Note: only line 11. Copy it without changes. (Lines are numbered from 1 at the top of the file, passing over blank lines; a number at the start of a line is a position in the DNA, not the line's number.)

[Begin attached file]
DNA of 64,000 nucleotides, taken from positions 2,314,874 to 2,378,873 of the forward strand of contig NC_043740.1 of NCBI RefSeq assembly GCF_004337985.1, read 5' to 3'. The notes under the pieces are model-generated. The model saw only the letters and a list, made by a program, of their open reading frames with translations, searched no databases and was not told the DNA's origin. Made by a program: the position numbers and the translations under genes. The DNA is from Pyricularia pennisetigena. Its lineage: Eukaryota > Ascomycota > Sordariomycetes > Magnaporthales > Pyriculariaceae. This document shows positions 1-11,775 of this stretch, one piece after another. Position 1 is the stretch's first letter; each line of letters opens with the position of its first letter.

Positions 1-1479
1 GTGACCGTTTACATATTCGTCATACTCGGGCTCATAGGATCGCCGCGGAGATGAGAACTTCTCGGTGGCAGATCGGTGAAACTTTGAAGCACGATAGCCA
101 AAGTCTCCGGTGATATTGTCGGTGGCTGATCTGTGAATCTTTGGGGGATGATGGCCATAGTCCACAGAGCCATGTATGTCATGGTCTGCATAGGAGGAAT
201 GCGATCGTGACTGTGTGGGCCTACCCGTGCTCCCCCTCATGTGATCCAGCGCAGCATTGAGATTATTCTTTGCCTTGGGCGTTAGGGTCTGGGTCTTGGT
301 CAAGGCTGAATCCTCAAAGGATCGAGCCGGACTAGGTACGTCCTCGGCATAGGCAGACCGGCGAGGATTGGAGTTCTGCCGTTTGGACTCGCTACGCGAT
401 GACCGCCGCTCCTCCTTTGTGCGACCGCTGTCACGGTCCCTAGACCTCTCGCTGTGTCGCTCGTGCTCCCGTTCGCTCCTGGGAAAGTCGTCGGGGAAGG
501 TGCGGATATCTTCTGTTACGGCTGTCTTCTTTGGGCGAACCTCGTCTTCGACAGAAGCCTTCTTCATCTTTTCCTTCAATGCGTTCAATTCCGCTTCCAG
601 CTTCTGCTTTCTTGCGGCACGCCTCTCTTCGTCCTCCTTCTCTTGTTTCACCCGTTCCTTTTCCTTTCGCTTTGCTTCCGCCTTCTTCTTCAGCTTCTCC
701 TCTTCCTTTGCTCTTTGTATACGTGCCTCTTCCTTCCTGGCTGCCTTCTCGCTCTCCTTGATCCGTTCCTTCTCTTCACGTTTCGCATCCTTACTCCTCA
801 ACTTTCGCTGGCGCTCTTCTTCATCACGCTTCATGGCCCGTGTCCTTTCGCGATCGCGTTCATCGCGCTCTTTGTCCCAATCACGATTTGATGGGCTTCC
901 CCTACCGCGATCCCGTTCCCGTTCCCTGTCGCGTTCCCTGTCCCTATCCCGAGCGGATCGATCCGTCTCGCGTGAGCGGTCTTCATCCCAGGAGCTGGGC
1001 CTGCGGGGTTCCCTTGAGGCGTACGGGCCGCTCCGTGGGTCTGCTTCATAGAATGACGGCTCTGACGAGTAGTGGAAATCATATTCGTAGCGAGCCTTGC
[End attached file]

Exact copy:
801 ACTTTCGCTGGCGCTCTTCTTCATCACGCTTCATGGCCCGTGTCCTTTCGCGATCGCGTTCATCGCGCTCTTTGTCCCAATCACGATTTGATGGGCTTCC